This is also when I started looking for more information on the internet. I found it at tangoandchaos.org, read all of it in a week, watched all the videos, including those of Ricardo Vidort, and then spent time trying to understand all of it. It took a couple of weeks of investigative practice, but I finally got it. I danced with a woman with my new way of dancing and she was so surprised and impressed that she started clapping immediately after the song ended. (I'm serious!) She asked me where I had learned to dance like that. I pointed to the laptop where the music was stored and said "The music tells me what to do."

    The wealth of knowledge came from two sources: the milongueros and the music. By watching the milongueros i learned how to move. By listening to the music, I learned how to move with the music.

    Any tango class that starts with steps and ends with steps is not a dance class. It's an aerobics class.

    Tango is not a dance. Tango is music. It just happens that you can dance to some tangos. This is something very important that I understood that has allowed me to have an entirely different perspective.
  17. dchester

    dchester Moderator Staff Member

    Wow, that's very impressive.

    Would you recommend that leaders take up Salsa, to learn the proper techniques for leading in tango, or do you think we could get most of what we need from reading tangoandchaos.org, along with watching videos?
    UKDancer likes this.
  18. AndaBien

    AndaBien Well-Known Member

    Sounds like you discovered the depth, nuance, expression and creativity of tango very quickly, perhaps aided by your previous dance and music background. Congratulations. To me, it's the best type of tango, but it's not the only one. Each person does whatever gives them satisfaction.
  19. LKSO

    LKSO Active Member

    Very few people will question their teachers. I question my teachers. It is easy for me to do and it is something I tell my students to do so that they are not blinded by their teacher's ignorance.

    I know that most people who learn tango learn from the style taught by Todaro. He was the most athletic of the old guard and influenced a large number of dancers of his generation and the generations to follow. His influence is still present. But, unfortunately, this kind of tango has little to do with the music. Steps, while interesting, isn't dance.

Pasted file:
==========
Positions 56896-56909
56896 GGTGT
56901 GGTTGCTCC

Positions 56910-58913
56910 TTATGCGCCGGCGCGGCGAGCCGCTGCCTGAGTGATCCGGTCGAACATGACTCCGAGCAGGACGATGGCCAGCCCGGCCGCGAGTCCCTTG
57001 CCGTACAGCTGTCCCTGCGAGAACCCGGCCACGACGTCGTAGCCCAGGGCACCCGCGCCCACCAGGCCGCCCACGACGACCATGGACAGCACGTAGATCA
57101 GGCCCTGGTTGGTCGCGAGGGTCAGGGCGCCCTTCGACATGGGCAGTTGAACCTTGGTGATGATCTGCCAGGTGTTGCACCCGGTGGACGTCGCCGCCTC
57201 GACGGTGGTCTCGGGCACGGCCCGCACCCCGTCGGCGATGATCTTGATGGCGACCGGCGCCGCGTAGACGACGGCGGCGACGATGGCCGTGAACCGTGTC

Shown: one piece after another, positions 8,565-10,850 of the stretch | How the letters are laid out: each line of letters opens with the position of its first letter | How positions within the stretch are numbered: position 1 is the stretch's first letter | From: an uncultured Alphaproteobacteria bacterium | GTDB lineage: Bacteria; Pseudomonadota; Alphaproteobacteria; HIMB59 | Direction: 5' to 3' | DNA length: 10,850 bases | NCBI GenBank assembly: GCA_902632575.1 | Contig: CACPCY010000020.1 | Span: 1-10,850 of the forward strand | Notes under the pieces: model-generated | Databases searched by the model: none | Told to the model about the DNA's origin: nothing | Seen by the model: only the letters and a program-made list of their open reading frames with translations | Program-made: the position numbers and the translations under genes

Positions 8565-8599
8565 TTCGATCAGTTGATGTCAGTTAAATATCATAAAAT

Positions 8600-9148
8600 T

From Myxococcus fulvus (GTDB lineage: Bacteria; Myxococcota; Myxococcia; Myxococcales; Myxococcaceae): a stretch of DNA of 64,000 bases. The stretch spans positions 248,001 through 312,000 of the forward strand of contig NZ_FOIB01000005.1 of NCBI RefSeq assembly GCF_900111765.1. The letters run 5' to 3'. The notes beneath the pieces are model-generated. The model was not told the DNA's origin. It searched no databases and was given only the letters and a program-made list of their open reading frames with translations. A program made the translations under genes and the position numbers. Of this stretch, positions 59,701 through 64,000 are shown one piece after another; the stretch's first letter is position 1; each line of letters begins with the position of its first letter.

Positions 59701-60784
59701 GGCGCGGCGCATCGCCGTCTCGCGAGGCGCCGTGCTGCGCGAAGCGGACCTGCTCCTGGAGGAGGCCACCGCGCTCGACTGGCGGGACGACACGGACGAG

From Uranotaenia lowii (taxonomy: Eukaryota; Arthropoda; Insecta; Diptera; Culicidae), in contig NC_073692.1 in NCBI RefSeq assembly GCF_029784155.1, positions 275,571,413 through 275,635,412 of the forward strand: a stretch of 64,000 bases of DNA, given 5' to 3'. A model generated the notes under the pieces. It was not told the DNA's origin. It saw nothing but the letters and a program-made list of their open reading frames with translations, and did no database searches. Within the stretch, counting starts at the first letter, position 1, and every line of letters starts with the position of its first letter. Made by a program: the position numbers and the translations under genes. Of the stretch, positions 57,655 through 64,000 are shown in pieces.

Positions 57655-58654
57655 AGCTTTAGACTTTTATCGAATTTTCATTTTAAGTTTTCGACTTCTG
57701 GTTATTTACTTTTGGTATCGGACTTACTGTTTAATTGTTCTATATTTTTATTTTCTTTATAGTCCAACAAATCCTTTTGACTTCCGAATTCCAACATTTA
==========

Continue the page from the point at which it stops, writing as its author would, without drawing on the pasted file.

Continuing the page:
Most people take classes because of a desire to dance. However, few are qualified to teach it because most teachers are ignorant of the music. You move because the music moves you, not because you are going through a checklist of steps you learned. Music is the driver on tango.

    Dance is a movement to music. The music of tango, while it has a lot of depth of expression, is quite simple and it should be expressed simply, not with a volcada to boleo into reverse sacada double giro sequence.

    While your sarcasm is noted, I would like to say that tango isn't as complicated as teachers have made it out to be. They make money by teaching something, even if it isn't tango. As long as aspiring tango students remain ignorant, they'll keep on giving money for something that has little to do with tango.

    It should also be noted that I gave my money to what I am now against. If I knew this sooner, I would have saved some money. I wish others would save some money, too.
  20. LKSO

    LKSO Active Member

    I'm not a fast learner by any means. However, I do things that most people don't which allows me to learn something complicated very quickly. The most important is that I try to understand the underlying mechanisms of things. The surface is just the aesthetic; beneath it is meaning.

    Tango is a feeling. This is something many of the milongueros y milongueras have said but I didn't understand it until recently. Now I understand: tango isn't a dance - tango is a feeling. If you have ever felt this feeling, then you know how powerful it is. It's a feeling but it's not an emotion.

    I would say that as long as one moves with respect to the music, then that is tango. But if one is only using the music as a metronome, that is not tango.